A major recession is well on its way now, economist says

Canada should brace itself for a major recession in as little as a year and a half, according to economist Campbell Harvey’s previously successful economic model.

The U.S. Treasury yield curve model, which Harvey developed for his 1986 Ph.D., has shown an inverted reading thrice: in 1989, in 2000, and in 2006.

All of these were immediately before the three major recessions of 1990-1991, 2001, and 2008. Worryingly, as of July 2019, the curve has been on an inverted state for an entire fiscal quarter.

“The key thing is, that’s exactly what it looks like before all recessions a year or a year and a half in advance so this is not surprising at all. This signal delivers a nine- to 18-month advance warning, historically,” Harvey said in an interview with Global News.

He added that what the curve essentially shows is that short-term bonds are paying higher rates than long-term bonds. This is a dangerous combination, despite unemployment being at an all-time low and the stock market at a record high.

“The idea of the yield curve is that when you lock up your money for different periods of time, you expect a different [interest] rate. The rate is almost always cheaper than if you commit for longer periods of time,” Harvey explained.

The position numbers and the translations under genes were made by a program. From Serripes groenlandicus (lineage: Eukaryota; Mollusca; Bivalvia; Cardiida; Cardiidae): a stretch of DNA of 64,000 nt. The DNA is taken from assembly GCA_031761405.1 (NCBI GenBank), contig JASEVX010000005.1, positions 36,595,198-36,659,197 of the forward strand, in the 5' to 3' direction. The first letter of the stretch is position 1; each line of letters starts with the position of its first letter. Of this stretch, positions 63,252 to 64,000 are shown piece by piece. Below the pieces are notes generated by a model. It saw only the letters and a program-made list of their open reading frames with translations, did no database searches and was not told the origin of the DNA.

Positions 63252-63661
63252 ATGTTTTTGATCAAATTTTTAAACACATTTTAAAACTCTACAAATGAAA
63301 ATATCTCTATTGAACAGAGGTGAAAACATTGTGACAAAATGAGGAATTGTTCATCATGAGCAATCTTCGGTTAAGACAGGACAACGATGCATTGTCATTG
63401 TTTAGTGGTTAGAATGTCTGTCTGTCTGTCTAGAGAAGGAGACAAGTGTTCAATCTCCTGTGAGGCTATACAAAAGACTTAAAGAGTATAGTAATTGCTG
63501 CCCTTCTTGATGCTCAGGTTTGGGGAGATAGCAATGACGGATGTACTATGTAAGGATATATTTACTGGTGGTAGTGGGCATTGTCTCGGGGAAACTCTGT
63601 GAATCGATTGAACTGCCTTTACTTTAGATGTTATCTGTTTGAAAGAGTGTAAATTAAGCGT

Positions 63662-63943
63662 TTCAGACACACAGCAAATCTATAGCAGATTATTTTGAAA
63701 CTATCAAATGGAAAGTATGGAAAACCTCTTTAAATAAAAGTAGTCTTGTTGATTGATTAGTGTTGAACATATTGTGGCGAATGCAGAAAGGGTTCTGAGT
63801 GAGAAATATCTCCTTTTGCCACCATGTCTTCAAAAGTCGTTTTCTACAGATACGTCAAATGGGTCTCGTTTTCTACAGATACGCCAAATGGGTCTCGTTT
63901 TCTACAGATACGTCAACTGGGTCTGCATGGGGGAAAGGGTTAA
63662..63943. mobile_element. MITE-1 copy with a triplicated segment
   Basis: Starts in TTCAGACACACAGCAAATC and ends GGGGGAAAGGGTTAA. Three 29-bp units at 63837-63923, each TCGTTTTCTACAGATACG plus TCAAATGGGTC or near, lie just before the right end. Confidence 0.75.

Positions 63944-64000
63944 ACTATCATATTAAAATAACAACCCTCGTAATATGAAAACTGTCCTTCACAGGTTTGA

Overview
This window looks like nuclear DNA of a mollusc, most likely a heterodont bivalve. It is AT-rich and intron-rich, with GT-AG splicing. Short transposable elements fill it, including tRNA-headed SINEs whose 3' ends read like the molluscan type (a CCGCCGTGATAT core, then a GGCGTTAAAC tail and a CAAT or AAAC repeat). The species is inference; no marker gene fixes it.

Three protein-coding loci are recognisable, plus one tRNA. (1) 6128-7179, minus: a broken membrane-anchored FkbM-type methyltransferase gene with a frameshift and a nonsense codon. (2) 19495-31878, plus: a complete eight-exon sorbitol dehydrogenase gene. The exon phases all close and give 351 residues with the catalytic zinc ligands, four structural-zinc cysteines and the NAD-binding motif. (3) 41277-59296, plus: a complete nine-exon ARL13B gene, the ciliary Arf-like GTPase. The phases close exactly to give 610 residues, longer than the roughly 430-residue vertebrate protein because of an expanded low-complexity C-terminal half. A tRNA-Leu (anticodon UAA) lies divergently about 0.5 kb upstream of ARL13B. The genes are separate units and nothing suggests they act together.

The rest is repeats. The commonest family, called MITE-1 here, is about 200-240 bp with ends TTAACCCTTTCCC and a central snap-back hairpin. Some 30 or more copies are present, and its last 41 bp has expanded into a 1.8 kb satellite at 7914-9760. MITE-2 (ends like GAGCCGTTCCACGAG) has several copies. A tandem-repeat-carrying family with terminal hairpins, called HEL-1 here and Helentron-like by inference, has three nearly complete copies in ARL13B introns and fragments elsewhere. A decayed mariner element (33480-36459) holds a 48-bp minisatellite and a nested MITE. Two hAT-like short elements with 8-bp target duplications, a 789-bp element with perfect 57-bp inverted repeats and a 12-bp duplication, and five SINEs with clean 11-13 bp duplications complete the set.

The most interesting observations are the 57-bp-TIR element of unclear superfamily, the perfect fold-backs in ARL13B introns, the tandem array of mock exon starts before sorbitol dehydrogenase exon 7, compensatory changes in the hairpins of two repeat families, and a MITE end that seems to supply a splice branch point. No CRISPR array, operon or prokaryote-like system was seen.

“It’s almost always the case that the longer-term rates are higher than the shorter-term rates, but on certain rare occasions, it goes the other way. And that’s what we have today.”

Last month, RBC Global Asset Management chief economist Eric Lascelles warned that any North American recession will have a much more significant impact on Canada than on the United States.

A major driver of this would be existing household debt levels, which will ultimately amplify the negative effects of any downturn. As of Q4 2018, Canada’s debt-to-income ratio was at 176%, significantly higher than the 133% level seen in the U.S.

“If there were to be a recession, whether it’s in 2019 or 2029, or sometime in between, you can imagine Canadians getting hit a little harder than Americans,” Lascelles added. “They just have less room for error, less room to cushion any kind of hit with spending, before they would actually fall into outright dissavings.”

“There’s just no latent capacity to spend or to buffer a shock in Canada, and the U.S. is very well positioned.”

 

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